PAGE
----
Review: Compelling ‘Eye in the Sky’ doesn’t go far enough

Last weekend, I finally got a chance to see “Grave of the Fireflies,” a notoriously bleak 1988 Japanese animated film about two starving war orphans at the end of World War II. It pulls no punches, tearing your heart out repeatedly in its quest to convince you that the concept of war is fundamentally evil.

I bring this up because “Eye in the Sky,” a buzzworthy British movie about the complicated nature of drone warfare, fails to have the same kind of impact as “Grave of the Fireflies” because it refuses to take a real stance and focuses more on the perpetrators of war than the victims.

Helen Mirren is a colonel who has been on the hunt for a high-value terrorist for six years, and she’s finally got them in her sights, holed up in a house in Nairobi, Kenya. Since a capture operation is not feasible and the house contains the makings of suicide vests, she decides to take the target out with a drone strike.

The drone is operated by Aaron Paul and Phoebe Fox, both of whom are relatively inexperienced, neither of them ever having participated in a strike before. Mirren barks orders at them in between bouts of dealing with Alan Rickman (in one of his final completed films), a British general who has to repeatedly get permission from a rotating cast of ministers and counselors and secretaries, who are all hesitant to deal with the legal and political consequences of civilian deaths.

It takes so long to make the call to launch missiles because the operation becomes increasingly precarious due to a number of unpredictable variables appearing along the way. The main problem is a little Kenyan girl selling bread to passersby well within the blast radius, meaning she would be gravely injured, at best, and dead, at worst.

Can we aim at a different part of the compound to give her a better chance of survival? Can we send a field agent to buy all of her bread and make her leave before the strike? Most importantly, are we more willing to live with killing one girl or failing to stop a suicide bombing in a crowded area?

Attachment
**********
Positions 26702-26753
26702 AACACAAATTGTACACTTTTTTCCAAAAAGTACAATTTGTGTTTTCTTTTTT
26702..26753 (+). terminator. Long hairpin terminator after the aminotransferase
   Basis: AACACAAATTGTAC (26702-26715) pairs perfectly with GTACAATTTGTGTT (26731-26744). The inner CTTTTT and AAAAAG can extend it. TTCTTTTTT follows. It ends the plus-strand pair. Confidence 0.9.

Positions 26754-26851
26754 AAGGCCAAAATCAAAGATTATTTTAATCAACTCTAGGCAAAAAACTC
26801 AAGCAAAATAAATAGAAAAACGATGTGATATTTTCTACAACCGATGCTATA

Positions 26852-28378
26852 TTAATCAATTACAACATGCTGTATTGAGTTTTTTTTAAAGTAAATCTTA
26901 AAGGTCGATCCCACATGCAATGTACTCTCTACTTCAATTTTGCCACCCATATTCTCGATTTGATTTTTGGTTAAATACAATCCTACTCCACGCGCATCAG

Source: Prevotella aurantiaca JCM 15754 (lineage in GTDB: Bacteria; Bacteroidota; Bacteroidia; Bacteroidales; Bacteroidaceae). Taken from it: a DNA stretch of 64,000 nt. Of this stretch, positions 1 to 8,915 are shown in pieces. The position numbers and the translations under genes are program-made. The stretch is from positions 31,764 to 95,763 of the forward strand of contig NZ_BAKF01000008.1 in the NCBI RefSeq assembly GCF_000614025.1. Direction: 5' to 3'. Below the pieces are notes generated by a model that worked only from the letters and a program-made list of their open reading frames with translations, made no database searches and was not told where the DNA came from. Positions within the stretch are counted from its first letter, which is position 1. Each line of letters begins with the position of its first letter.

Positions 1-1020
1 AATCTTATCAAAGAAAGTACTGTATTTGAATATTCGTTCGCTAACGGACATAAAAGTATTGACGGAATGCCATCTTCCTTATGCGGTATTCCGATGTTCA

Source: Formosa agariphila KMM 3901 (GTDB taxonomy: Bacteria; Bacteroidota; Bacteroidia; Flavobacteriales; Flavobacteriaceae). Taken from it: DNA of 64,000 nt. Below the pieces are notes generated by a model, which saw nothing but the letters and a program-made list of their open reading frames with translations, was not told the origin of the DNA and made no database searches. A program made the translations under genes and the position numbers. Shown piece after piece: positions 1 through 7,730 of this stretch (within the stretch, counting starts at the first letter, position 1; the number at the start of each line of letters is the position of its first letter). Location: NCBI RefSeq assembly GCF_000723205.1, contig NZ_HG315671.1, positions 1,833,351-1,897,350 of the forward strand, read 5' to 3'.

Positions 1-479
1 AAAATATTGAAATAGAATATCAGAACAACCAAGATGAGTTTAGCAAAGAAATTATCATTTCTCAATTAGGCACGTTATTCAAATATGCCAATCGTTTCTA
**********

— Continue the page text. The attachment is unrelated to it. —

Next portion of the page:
These are the main points of deliberation among the cast throughout the film, and it’s incredibly tense. Mirren is essentially the villain, wanting to strike as soon as possible and trying to reduce the girl’s chance of dying only to please politicians.

Unfortunately, the writers were more interested in starting a conversation about drone strikes than taking a firm stance. They dreamt up an ideal scenario in which not striking potentially means the deaths of dozens, even though drone strikes in real life routinely kill multiple innocent civilians.

As a society, we should be well past the point of having conversations about drone strikes. That particular mode of warfare has done little to quell global terrorism; indeed, the argument has been made that the ever-present threat of death by sky robot in the Middle East only radicalizes locals against the west even more.

No concern is shown for the possibility of planting the seed of resentment in the girl or her family, or giving any of them PTSD. Instead, we focus almost exclusively on those who are safely tucked away in different corners of the world making these decisions.

I’m glad “Eye in the Sky” explicitly shows the consequences of drone policy at the end in the form of the charred corpse of a child, but it comes just moments after one character tells us drones are a necessary evil. 

The filmmaking is remarkably tight and the performances grand, but when you decide the truth is somewhere in the middle like that, you only benefit the status quo. “Eye in the Sky” is thought-provoking and recommendable on a number of levels, but I wish it had gone further.